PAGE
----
(Jacob Bruns, Headline USA) While the topic of “grooming” within the LGBT community may be a controversial one for many here in the U.S., nudists in Brazil are now trying to reclaim the word—and it may only be a matter of time before this latest cultural craze reaches a blue city near you faster than churrascarias and Capoeira.
In order to take advantage of the mass market of left-wing consumers, barber shops catering to gay nudists are being opened across major European and Brazilian cities, according to a recent report from far-left Vice Media.
Customers will get their haircuts while in the nude as the owners attempt to “challenge” the “macho atmosphere” of the traditional “male grooming space.”
The founder and owner of one such shop in Fortaleza, Brazil, Rodney Araujo, opened his business, Barbearia Naturisa, in 2021. He claims to be the only officialized nudist business in America.
“A lot of businesses are trying to copy our name to get more clients, but they’re not associated with us,” he said.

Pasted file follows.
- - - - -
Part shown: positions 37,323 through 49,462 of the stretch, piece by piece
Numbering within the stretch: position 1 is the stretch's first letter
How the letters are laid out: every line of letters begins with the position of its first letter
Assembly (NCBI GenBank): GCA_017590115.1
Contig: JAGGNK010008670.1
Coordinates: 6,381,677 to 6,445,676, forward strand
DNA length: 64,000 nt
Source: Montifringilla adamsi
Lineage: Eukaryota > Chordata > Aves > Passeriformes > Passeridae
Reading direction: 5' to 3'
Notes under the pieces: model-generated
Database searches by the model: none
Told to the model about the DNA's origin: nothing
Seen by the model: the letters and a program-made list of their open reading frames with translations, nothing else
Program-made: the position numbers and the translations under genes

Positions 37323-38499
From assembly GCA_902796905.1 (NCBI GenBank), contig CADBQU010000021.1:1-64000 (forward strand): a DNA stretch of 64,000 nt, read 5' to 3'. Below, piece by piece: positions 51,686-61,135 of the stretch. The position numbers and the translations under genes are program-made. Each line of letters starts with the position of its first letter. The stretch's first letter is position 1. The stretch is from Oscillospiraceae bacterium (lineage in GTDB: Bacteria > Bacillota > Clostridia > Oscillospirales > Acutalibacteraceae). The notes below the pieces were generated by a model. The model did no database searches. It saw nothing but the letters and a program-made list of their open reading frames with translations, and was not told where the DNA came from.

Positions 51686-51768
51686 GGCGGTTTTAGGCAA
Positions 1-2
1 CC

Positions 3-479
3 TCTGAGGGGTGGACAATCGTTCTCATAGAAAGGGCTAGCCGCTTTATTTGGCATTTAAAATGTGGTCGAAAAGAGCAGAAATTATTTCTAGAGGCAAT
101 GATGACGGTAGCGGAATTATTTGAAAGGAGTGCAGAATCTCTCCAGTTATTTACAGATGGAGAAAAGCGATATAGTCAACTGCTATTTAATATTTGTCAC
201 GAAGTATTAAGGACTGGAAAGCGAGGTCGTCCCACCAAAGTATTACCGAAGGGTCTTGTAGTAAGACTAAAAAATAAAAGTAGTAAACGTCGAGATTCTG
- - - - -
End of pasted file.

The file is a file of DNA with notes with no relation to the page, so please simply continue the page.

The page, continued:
For Araujo, however, the endeavor is about more than just making money. He is also trying to help men care for their “souls.”
“I wanted to encourage men to take care of their bodies and souls, by showing a form of internal beauty that few get to see,” Araujo said.
One of Araujo’s clients, nudist activist DJ Renato Erjo, said that being nude in public is very important to him.
“Nudism has been a part of my life as long as music,” he explained, adding that the shop has made him feel more welcomed.
“So, if places like Barbearia Naturisa exist, I’d rather go there than anywhere else.” he added, noting that he brings with him “anyone who’d shown an interest.”
Rafael Hacoma, 37, an “at-home nudist barber,” said that the nude barber shops are a good way for gay men to escape the toxic culture of the traditional salon, which often contains billiard tables, alcohol and sports games playing on TVs.
According to Hacoma, gay men have found solace in their grooming visits to his home.
“They were annoyed by how toxic these places were and often found themselves caught in the middle of conversations full of prejudice and uncomfortable exchanges,” he said.